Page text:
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J Innate Immun. 2011;3(5):508-18. doi: 10.1159/000325297. Epub 2011 May 11.

Importance of phagosomal functionality for growth restriction of Mycobacterium tuberculosis in primary human macrophages.

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  • 1Medical Microbiology, Department of Clinical and Experimental Medicine, Faculty of Health Sciences, Linköping University, Linköping, Sweden. Mail amanda.welin @


The best characterized survival mechanism of Mycobacterium tuberculosis inside the macrophage is the inhibition of phagosomal maturation. Phagosomal maturation involves several steps including fusion with lysosomes and acidification. However, it has not been elucidated which components of phagosomal maturation correlate with growth restriction of virulent mycobacteria in human macrophages, and we aimed to study this. We infected human monocyte-derived macrophages with M. tuberculosis and assessed bacterial replication, translocation of CD63 to the phagosome, and phagosomal acidification. We found that unstimulated human macrophages were able to control infection with M. tuberculosis upon inoculation at a low multiplicity of infection (MOI) of 1, but not at a high MOI of 10. The low MOI resulted in a macrophage-controlled balance between host cells and bacteria. Both H37Rv and H37Ra infection, at high and low MOI, led to equally ineffective translocation of CD63 to the phagosome. On the other hand, acidification of mycobacterial phagosomes was more efficient at MOI 1 than 10 with both mycobacterial strains, consistent with a direct or indirect role for phagosomal acidification in restricting M. tuberculosis growth. Furthermore, inhibition of the vacuolar H(+)-ATPase as well as of cathepsin D led to enhanced mycobacterial replication inside the macrophage. This again shows the importance of phagosomal acidification for control of mycobacterial growth, through the activation of lysosomal hydrolases. We conclude that acidification and related functional aspects of the mature phagosome are important factors for restriction of M. tuberculosis replication in human macrophages.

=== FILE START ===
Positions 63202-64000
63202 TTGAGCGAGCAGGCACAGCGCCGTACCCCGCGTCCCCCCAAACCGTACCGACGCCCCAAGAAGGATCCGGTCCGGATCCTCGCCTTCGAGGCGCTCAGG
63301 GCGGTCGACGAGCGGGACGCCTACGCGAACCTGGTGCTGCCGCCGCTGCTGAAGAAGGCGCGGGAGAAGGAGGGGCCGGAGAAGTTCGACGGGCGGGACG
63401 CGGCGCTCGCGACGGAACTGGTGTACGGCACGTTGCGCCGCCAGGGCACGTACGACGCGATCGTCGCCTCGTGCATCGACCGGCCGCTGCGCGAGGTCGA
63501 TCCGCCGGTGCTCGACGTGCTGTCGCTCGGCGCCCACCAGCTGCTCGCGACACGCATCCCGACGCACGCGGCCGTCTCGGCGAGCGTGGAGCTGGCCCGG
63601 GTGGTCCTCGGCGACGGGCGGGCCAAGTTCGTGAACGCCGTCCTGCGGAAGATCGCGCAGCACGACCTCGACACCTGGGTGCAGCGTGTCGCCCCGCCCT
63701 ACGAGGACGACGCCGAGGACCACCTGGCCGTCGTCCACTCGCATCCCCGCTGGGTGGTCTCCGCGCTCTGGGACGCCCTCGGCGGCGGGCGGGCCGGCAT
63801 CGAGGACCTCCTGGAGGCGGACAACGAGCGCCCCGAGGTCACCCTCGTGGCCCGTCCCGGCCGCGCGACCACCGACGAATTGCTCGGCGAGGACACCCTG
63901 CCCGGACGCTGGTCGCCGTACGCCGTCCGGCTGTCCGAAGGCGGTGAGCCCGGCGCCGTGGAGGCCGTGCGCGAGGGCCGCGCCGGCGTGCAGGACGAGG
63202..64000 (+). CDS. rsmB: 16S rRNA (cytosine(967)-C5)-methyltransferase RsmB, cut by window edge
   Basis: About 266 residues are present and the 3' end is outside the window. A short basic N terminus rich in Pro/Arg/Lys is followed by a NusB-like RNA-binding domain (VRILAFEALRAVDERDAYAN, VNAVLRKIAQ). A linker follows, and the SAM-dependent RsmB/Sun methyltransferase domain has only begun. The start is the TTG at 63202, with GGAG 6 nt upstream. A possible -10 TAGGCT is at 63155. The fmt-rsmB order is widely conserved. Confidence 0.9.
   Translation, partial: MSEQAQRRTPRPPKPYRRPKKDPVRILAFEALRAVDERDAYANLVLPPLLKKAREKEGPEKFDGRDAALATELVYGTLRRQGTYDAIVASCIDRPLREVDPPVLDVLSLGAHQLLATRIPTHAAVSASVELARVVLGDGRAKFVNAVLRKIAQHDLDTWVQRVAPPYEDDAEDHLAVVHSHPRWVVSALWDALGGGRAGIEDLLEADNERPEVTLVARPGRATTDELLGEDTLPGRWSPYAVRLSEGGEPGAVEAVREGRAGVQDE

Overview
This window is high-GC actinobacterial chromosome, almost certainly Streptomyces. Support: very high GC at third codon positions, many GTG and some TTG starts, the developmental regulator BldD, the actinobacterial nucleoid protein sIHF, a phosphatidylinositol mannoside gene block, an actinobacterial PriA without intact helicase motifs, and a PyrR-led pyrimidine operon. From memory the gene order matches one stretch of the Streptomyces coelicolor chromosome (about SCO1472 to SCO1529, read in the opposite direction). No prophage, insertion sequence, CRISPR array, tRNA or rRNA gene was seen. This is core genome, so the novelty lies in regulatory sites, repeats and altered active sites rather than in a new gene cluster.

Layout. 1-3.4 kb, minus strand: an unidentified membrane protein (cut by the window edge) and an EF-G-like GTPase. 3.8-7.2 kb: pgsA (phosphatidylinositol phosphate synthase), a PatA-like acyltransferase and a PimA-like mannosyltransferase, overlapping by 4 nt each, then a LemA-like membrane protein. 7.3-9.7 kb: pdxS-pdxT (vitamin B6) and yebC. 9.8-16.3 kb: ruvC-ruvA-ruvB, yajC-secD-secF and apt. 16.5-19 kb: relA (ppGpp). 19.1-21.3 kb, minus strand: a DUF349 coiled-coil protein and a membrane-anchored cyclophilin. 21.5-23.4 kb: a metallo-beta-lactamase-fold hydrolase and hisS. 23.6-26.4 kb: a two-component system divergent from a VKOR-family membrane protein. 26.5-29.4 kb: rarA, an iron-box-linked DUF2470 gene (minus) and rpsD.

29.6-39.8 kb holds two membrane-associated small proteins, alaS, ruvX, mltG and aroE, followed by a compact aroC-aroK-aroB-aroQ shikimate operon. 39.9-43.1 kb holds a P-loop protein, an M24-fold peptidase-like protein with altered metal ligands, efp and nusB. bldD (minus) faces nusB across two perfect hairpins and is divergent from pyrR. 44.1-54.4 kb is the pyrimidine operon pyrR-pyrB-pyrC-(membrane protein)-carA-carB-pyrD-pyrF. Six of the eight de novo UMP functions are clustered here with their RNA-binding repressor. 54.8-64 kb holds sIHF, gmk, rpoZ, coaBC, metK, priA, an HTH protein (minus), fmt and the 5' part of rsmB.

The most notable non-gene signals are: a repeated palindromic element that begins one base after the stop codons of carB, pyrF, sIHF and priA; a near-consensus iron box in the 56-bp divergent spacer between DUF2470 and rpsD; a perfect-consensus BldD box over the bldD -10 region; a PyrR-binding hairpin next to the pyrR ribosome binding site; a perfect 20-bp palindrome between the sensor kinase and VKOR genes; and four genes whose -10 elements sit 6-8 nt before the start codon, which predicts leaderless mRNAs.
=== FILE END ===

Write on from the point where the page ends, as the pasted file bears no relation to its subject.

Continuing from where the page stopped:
Copyright © 2011 S. Karger AG, Basel.

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